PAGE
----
VALUE VS VALUE & SIZE & MOMENTUM
In the next iteration we add Momentum as a factor, which leads to a considerable improvement in performance, likely driven by greater diversification benefits. The benefit of adding Momentum can be seen during the Global Financial Crisis as the performance turned positive compared to the Value factor in 2008; however, we can also observe the Momentum crash of 2009 in the results.
VALUE VS VALUE & SIZE & MOMENTUM & LOW VOLATILITY
The fourth factor to be added in the sequential sorting is the Low Volatility factor, which further improves the performance. However, the volatility of the sequential portfolio has also increased, which can be explained by a relatively small portfolio of 14 stocks on the long and 14 stocks on the short side.
VALUE VS VALUE & SIZE & MOMENTUM & LOW VOLATILITY & QUALITY
The final factor to be added in the sequential sorting is the Quality factor, which we define as a combination of low debt-to-equity and high return-on-equity ratios. We observe a clear difference to the previous profiles and high volatility, which can be explained by the low number of stocks in the portfolio, i.e. 5 stocks on the long side and 5 stocks on the short side. The portfolio is no longer dominated by factor exposure, but by single stock risks.
In addition to observing the performance, we can also analyse the risk-return ratios of the sequential portfolios. The analysis highlights that factors like Momentum and Low Volatility increase the risk-return ratios while others like Size decrease it. It is somewhat difficult to derive a conclusion from this analysis given that there are two components driving the performance of the sequential portfolios, i.e. the performance of the single factors and the number of stocks in the portfolio (try Finominal’s Portfolio Diagnostics for portfolio analysis).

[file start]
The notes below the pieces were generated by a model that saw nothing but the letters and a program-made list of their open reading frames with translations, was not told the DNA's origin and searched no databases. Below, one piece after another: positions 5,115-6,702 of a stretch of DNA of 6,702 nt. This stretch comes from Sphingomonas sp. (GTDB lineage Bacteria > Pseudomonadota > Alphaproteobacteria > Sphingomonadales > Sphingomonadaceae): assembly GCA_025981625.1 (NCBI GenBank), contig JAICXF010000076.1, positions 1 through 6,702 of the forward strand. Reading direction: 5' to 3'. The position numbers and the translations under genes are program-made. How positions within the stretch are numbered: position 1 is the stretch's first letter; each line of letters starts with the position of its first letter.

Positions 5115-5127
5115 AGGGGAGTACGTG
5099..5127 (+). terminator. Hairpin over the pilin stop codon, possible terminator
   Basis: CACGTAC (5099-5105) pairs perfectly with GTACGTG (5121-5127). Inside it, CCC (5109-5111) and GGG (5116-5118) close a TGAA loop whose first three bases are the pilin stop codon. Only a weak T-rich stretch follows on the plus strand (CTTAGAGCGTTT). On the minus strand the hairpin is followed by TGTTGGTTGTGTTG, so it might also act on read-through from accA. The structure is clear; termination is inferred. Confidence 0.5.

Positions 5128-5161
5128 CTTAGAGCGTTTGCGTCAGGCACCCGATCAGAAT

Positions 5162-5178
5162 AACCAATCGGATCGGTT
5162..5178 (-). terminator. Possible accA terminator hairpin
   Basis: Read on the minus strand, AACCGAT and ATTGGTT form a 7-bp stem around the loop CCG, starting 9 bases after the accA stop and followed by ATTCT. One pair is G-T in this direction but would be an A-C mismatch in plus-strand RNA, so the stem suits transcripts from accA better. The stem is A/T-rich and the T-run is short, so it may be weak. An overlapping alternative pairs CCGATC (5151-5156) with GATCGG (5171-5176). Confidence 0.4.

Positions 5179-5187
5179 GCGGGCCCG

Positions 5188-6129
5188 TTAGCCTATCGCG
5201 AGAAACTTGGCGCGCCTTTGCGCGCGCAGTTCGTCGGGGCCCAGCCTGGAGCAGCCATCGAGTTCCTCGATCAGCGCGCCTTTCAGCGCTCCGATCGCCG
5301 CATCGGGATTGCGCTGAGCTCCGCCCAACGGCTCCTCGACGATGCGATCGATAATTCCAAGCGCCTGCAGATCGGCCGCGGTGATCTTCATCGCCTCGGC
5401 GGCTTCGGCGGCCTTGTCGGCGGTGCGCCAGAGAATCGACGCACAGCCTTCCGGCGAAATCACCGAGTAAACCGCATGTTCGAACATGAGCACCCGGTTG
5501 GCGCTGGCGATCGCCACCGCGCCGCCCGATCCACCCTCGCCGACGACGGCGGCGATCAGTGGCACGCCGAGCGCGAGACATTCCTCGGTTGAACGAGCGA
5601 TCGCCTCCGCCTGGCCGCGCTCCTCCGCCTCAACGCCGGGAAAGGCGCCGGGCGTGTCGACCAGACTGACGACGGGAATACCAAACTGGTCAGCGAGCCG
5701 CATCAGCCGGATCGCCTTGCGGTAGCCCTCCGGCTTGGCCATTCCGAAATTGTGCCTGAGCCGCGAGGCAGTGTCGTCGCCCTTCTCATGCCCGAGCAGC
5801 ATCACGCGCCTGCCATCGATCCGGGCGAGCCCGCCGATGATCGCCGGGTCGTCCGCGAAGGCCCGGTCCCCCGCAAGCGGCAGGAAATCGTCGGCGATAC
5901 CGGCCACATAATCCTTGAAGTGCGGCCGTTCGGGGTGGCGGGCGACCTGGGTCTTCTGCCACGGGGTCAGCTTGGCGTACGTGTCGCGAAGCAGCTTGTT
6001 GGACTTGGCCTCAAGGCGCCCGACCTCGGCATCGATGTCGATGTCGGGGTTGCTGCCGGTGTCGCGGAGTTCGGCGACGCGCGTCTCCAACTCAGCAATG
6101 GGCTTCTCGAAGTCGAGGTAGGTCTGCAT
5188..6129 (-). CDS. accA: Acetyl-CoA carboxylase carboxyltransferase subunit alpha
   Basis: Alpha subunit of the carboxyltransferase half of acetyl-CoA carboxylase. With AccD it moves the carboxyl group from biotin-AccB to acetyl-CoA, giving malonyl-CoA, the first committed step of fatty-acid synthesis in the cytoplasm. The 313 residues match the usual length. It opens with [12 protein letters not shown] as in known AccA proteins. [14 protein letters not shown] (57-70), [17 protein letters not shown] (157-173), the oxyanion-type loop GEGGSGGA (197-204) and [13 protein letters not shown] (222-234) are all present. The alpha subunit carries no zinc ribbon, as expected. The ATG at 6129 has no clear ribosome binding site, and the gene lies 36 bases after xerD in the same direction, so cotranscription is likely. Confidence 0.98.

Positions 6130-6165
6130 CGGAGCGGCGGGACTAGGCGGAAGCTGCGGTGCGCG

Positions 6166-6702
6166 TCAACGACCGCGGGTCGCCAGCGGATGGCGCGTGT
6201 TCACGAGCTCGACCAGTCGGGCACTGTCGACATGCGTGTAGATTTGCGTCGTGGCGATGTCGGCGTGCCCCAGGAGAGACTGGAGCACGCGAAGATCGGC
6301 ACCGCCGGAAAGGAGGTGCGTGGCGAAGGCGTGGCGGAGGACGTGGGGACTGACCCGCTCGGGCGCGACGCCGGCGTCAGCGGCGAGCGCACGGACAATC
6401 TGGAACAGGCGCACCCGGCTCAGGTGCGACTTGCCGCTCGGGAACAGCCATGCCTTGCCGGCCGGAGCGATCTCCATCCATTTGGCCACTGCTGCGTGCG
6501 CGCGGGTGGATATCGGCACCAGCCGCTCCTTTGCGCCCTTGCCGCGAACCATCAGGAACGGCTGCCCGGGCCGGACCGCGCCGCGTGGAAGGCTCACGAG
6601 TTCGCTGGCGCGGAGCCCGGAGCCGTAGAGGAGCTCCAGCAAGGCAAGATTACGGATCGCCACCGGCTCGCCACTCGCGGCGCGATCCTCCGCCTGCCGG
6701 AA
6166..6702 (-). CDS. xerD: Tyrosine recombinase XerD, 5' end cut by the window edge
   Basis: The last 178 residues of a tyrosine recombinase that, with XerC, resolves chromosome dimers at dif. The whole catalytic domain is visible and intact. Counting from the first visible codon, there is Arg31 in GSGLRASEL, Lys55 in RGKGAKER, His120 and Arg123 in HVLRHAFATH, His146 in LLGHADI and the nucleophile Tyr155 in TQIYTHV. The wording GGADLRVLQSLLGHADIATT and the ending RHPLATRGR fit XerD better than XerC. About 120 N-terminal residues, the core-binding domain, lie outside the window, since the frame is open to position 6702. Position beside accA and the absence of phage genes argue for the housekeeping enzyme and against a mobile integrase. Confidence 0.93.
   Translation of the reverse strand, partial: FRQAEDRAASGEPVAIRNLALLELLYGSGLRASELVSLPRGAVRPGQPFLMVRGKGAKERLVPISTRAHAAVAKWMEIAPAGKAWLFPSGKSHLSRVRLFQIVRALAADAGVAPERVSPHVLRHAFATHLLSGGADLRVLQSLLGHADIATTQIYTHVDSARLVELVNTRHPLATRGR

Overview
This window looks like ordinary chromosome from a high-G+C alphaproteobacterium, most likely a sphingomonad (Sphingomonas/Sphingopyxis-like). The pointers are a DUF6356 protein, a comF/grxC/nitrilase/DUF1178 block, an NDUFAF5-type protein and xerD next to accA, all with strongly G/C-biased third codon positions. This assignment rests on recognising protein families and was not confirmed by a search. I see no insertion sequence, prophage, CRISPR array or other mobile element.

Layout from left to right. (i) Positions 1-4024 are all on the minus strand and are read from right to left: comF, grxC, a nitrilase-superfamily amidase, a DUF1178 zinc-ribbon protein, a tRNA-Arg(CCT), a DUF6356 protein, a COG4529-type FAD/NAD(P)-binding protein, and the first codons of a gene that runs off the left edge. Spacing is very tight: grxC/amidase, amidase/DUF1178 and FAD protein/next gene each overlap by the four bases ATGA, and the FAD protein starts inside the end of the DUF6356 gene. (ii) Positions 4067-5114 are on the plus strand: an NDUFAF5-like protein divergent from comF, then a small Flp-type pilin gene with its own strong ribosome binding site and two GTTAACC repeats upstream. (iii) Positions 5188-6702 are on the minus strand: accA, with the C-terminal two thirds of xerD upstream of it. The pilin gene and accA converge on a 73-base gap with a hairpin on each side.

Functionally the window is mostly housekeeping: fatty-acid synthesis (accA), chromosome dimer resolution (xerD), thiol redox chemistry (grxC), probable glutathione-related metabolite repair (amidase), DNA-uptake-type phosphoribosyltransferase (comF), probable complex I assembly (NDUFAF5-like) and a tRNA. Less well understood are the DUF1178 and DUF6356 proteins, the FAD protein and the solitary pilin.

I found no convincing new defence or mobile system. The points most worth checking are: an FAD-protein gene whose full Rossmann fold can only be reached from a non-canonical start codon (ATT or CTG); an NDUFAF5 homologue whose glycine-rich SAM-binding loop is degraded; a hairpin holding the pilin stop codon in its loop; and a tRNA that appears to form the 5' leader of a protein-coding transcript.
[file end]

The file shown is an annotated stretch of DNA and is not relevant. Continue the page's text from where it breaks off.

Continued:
This short research note highlights the effect of ranking stocks by factors sequentially, which is one approach to building multi-factor portfolios (please see our White Paper Multi-factor Models 101 for other approaches). The sequential model allows investors to prioritise factors and has the advantage of resulting in a concentrated portfolio of stocks. However, the prioritisation requires investors to have a strong preference for specific factors, which can be a difficult choice given that factors tend be highly cyclical.
ABOUT THE AUTHOR
Nicolas Rabener is the Founder of Finominal, which empowers investors with data and technology to analyze and improve their portfolios. Previously he created Jackdaw Capital, an award-winning quantitative hedge fund. Before that Nicolas worked at GIC and Citigroup in London and New York. Nicolas holds a Master of Finance from HHL Leipzig Graduate School of Management, is a CAIA charter holder, and enjoys endurance sports (100km Ultramarathon).
Connect with me on LinkedIn or Twitter.